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This study analysed survey data from 525 students who took a community service-learning (CSL) course between 2005 and 2012 at the University of Alberta. Since just over three-quarters of these students was female, this study explores gender differences in student experiences of service learning. For example, there are significant differences regarding the type of male and female involvement in community. The study also found significant gender differences in motivations for participating. In addition, while similar proportions of male and female students would recommend this form of learning to other students, they do so for different reasons. Finally, the analysis of open-ended questions shows other gender differences in experiences and suggests actions that might mitigate the gender gaps in CSL.

The institution of compulsory preschool education in Greece

Vasilios Oikonomidis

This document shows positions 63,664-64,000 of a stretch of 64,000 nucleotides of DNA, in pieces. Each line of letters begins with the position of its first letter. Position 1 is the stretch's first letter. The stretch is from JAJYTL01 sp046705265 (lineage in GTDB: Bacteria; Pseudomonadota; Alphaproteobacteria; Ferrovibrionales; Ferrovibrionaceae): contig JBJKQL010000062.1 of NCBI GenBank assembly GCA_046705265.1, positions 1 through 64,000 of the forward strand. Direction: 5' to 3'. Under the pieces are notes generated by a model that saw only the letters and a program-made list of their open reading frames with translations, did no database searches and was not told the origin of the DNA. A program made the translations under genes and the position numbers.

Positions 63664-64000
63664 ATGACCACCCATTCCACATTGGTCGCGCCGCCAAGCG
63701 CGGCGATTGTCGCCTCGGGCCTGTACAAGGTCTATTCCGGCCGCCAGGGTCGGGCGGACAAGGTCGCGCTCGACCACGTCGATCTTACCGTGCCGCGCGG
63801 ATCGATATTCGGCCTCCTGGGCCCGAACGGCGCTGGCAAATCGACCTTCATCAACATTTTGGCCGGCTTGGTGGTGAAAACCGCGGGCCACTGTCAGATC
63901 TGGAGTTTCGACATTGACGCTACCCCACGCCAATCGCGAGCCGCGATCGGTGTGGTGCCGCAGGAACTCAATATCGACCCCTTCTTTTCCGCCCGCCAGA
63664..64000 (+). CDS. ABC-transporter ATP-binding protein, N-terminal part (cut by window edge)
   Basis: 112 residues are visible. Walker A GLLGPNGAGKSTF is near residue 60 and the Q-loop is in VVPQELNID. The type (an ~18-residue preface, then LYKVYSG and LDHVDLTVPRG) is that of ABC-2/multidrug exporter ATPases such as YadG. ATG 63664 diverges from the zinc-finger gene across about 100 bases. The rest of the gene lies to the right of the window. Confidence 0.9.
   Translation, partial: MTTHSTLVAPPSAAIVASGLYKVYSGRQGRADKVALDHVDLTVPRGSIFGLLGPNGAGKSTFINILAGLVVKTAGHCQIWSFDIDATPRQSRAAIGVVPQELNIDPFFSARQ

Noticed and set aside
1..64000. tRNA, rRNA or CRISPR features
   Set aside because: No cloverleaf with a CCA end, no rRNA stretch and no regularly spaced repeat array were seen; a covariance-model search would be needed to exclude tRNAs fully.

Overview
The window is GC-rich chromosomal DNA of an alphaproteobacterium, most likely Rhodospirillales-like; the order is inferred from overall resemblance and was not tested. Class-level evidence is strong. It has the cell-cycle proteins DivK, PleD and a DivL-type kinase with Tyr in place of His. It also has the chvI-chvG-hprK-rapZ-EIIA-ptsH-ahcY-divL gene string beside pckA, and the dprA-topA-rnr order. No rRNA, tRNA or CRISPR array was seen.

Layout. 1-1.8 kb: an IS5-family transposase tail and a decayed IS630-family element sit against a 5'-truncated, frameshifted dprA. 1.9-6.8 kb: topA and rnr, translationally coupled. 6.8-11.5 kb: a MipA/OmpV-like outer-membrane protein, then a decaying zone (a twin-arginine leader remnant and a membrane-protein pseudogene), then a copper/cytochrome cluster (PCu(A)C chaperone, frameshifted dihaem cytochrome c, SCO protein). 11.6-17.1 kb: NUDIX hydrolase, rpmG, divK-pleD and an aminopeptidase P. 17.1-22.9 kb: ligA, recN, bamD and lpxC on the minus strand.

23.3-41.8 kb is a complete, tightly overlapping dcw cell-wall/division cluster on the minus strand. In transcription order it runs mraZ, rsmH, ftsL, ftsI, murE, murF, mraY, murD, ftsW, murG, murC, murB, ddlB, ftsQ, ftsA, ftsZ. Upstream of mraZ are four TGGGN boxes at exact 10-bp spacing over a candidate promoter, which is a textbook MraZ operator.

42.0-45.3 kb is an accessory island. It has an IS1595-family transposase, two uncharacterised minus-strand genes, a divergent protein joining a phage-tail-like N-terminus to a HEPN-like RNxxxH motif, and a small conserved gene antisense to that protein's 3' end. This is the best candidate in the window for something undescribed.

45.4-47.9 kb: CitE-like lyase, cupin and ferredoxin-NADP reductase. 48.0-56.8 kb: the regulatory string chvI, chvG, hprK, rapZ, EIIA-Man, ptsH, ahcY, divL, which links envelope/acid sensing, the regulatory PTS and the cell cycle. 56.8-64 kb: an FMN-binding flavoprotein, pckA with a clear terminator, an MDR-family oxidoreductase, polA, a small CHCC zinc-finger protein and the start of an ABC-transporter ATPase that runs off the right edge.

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Compulsory preschool education for 5-year-old children was instituted by law in Greece in 2006. However, the implementation of the law encountered several problems. This article, on the occasion of the recent institution of compulsory preschool education in Greece, discusses in a critical manner the views that have been voiced in favour and against it and offers an insight of the corresponding situation in other European countries. This article analyses the corresponding legislative course in Greece, focusing on data from the last three years. It identifies and presents oversights and omissions that characterize the implementation of the aforementioned law. Finally, the article offers suggestions that can contribute to the improvement of preschool education in Greece. In this way, the article criticizes the Greek government policy, a policy that governments from other countries must avoid during their efforts to institute compulsory preschool education.